I have to design an external app which will retrieve information from Salesforce. Any user can install this app and use it. This app will use rest API to access information from Salesforce. I cannot force the users belonging to multiple orgs to create a connected app in their instance to generate consumer key and consumer secret. Ideally users must be able to enter username and password+security token to access the data. Is there a way to achieve this or any other way without much customization by the admin.
Definitely doable. The admin should not have to customize anything:
- create your Connected App, once, in an org with a managed package and namespace,
- bake that exact
client_idinto the runtime code that you distribute,
- use Web Server authentication flow or Username-Password flow when calling REST API,
Maybe there is a misunderstanding of how
Connected App really operates here. Imagine a Salesforce Package as an analogy. You control the true source code in a Packaging / Release Org but you deploy or install a special instance of it. Similarly with a Connected App:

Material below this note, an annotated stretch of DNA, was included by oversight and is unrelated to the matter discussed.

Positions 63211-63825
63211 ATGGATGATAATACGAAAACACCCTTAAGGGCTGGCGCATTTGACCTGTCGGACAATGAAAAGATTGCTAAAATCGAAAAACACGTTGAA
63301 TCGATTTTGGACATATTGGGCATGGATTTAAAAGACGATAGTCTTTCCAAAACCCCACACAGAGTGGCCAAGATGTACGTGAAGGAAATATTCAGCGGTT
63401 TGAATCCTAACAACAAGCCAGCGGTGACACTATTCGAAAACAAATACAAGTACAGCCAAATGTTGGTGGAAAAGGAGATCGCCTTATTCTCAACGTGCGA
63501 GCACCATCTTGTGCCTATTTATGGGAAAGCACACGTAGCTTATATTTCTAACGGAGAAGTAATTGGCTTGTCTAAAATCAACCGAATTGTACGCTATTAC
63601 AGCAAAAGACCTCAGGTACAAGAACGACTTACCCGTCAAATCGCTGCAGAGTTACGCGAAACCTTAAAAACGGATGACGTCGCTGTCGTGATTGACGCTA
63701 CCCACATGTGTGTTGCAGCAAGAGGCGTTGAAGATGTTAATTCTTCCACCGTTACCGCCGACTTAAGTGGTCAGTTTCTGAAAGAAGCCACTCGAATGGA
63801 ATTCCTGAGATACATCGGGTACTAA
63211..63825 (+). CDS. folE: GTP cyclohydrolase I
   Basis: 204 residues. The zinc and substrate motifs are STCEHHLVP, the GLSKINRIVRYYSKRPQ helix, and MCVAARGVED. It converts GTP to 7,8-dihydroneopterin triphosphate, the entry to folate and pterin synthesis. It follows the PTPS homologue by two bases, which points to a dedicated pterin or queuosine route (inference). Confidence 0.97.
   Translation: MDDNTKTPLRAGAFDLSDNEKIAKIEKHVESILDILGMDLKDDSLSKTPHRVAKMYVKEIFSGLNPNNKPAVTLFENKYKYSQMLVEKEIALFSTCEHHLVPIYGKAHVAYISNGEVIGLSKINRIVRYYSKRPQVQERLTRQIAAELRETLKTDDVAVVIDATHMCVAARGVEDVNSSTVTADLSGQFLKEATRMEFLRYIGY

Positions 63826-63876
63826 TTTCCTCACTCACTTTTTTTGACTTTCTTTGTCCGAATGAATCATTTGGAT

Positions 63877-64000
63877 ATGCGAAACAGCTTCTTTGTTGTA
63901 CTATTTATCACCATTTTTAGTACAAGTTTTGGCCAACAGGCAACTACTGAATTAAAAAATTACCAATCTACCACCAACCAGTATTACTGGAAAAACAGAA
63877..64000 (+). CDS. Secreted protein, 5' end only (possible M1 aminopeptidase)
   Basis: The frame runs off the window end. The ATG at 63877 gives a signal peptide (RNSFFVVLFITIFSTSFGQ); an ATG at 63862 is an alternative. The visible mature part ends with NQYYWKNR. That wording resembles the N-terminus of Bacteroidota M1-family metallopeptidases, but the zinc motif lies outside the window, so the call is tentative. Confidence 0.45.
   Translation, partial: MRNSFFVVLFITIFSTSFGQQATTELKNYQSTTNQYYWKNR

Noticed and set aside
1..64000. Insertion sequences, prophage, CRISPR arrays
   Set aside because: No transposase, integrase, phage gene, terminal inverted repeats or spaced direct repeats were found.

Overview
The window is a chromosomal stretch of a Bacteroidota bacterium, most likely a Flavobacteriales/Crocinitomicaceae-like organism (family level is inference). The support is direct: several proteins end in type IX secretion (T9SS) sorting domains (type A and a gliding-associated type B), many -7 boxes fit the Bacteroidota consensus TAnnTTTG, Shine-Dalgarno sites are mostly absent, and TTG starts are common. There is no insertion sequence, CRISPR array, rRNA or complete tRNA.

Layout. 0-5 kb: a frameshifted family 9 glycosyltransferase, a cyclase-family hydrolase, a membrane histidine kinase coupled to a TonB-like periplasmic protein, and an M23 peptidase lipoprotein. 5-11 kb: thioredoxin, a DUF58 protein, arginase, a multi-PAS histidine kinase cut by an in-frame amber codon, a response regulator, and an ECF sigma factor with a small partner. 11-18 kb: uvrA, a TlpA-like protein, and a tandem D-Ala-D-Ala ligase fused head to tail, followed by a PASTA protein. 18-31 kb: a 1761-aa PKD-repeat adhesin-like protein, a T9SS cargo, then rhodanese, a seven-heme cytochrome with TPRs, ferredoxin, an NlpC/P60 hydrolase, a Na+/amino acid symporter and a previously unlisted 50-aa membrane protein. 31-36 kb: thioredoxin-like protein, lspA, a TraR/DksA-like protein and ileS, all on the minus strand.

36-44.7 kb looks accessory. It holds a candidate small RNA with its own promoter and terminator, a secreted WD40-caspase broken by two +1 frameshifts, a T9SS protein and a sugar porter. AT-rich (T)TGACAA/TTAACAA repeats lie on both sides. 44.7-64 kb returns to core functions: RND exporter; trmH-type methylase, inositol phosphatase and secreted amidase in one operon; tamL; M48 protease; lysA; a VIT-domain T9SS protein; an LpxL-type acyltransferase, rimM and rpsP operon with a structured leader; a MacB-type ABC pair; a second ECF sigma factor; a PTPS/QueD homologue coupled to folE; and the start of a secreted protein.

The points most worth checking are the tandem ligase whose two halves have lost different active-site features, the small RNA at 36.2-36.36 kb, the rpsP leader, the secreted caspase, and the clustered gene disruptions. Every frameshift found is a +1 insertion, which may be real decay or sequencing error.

- you control the Connected App 'definition' including
- a user allows (or a sysadmin can manage) the connected app 'instance' when it's used.
Does this help?
@bigassforce's answer is correct in that you don't need separate connected apps for each org.
As per metadaddy's comments, for an external app the OAuth 2.0 User-Agent Flow is more secure with Salesforce handling the username and password input and the
secret not being embedded in the application that is distributed to the client.
From the docs (my emphasis):
This user-agent authentication flow doesn't utilize the client secret since the client executables reside on the end-user's computer or device, which makes the client secret accessible and exploitable.
Generally speaking, don't do the following unless someone has a gun to your head. It's much better all round for everyone if the user never directly gives you their credentials.
That said, there are alternatives available, such as the OAuth 2.0 Username-Password Flow. Once you have collected the username and password+securitytoken you can use the password grant_type to get an access token.
Also note that the access token is generally interchangeable with a session id (depending on the scope requested). You could also get the session id from the SOAP API login methods, composite apps, or even from a browsers Salesforce sid cookie.